The uncomfortable fact is that, having recognised for decades the impediment that Aboriginal culture poses to success, policy-makers nevertheless chose cultural observance over success. Such choices ensure that the ‘cargo cult’ (Lawrence 1964) is alive and well. The consequence is that if people are maladapted to modern society they are, in fact, trapped in a culture of bad behaviour, a ‘sick society’ (Edgerton 1992) that continues to reproduce its awful daily mores. The truth that confronts those who want to preserve culture is that they have not addressed the 1959 position of Paul Hasluck, the then Minister for Territories:

While it is of course, desirable that Aborigines should retain the best aspects of their own culture, it is important for them to realise that tribal obligations have to be considerably modified to meet the basic requirements of the new way of life. So long as the old tribal obligations are felt in that original form, they will retard the advancement of Aborigines towards assimilation. (Paul Hasluck, 1959)

Strike out the no-longer-acceptable term ‘assimilation’ and substitute ‘economic integration’ in the Minister’s statement and the sentiment is the same as that of Hunter above (2007: 37): the ‘modernisation project’ is inconsistent with the maintenance of ‘culture’.

That there are parts, if not a great deal, of Aboriginal culture that retards Aboriginal advancement is well accepted. Unfortunately, ‘progressive’ Aboriginal politics is built around the enduring assumption that cultural preservation is fundamental to ‘identity’. Identity politics works, however, on the assumption that group bravado works better as a motivator than the individual desire to do better (Sowell 2005: 256). For example, despite suffering discrimination, immigrant groups who succeed in the adopted society do not wait for their political leaders to broker a ‘solution’ on their behalf. Instead, they set out to succeed in the things that are most likely to determine their future, such as the labour market. In addition, although it is possible for a racially distinct middle class to emerge, as among American blacks, the common course is for successful immigrants to succeed through intermarriage as well as economic engagement. While the intermarriage rate for an Aboriginal woman in Sydney is 84 per cent, it is four per cent for an Aboriginal man in the NT outside of Darwin (Birrell 2007). For those in remote areas, the prospects for one form of integration are poor.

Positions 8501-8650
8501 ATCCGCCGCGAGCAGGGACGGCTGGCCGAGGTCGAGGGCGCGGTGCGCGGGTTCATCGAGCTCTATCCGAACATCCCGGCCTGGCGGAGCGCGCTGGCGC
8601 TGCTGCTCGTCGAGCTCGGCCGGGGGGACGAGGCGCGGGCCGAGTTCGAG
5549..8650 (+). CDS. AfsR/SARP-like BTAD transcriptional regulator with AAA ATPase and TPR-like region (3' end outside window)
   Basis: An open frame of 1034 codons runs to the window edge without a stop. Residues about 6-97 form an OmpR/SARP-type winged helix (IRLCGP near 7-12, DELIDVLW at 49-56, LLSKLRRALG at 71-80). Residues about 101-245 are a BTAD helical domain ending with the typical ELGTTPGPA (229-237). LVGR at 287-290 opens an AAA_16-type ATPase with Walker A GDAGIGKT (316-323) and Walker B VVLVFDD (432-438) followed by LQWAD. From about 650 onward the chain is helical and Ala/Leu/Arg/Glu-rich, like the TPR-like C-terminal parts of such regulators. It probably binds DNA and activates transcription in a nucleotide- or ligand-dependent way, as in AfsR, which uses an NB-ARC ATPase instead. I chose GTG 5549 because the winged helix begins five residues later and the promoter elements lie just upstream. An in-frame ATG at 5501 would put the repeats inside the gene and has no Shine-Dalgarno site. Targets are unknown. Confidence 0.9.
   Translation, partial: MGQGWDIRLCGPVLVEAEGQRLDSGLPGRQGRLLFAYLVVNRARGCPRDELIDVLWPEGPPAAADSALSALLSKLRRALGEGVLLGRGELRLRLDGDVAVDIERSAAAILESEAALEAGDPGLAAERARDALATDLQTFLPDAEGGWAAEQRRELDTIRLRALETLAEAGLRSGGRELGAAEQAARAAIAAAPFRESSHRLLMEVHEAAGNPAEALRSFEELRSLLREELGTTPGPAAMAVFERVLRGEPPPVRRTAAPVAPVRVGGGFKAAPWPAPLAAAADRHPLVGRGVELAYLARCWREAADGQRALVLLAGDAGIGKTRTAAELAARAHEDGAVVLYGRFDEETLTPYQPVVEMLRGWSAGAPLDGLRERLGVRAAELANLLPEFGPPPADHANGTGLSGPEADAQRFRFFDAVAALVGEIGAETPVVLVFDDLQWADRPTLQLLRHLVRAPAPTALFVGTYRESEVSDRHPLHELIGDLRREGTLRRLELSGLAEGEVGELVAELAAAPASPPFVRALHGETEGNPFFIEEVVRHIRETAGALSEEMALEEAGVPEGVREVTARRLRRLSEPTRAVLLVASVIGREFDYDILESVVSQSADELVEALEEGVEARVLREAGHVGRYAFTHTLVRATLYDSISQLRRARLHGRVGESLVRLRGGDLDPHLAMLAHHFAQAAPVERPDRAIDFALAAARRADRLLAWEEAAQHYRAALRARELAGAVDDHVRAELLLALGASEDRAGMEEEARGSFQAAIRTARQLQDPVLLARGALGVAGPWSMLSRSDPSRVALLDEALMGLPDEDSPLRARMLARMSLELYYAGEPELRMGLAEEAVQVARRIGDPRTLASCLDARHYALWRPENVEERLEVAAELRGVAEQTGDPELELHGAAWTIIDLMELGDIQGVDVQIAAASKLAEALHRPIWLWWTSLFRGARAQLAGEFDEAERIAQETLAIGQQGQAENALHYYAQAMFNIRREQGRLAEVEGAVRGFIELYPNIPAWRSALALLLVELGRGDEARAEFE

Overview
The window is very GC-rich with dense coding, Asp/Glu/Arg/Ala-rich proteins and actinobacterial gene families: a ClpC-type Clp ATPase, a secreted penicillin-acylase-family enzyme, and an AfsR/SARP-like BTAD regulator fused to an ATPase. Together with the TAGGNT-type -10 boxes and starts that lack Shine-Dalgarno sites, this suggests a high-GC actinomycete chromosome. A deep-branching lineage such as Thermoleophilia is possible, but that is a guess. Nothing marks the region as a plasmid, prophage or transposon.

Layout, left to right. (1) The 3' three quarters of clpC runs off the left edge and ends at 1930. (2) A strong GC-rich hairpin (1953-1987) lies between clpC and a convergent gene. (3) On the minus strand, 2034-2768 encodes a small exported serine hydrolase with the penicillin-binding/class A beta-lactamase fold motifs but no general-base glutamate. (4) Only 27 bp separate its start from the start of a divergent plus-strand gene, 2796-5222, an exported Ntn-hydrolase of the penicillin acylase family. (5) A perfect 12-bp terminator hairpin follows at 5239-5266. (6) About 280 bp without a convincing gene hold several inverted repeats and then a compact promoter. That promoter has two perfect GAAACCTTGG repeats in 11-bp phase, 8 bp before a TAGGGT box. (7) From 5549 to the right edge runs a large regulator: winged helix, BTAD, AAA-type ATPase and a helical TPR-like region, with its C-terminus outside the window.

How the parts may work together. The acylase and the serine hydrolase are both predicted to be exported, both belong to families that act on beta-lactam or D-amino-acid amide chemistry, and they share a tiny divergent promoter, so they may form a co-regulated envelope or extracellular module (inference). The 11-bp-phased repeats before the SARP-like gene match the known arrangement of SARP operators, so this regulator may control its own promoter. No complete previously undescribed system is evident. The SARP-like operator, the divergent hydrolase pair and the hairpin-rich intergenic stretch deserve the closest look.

The emphasis on sustaining Aboriginal land, culture and language ignores the effect on the inability to produce goods and services that the rest of the society wants. The result has been unhappy and poor people. The ‘culture cult’ (Sandall 2001) has been a curse in the way that the ‘resource curse’ and the ‘aid curse’ (Bhagwati 2005) have. Each has disabled the hopeful beneficiaries of those windfalls and for much the same reasons. Aboriginal aid passed its absorptive capacity a long time ago; the wastage and the damage has been phenomenal.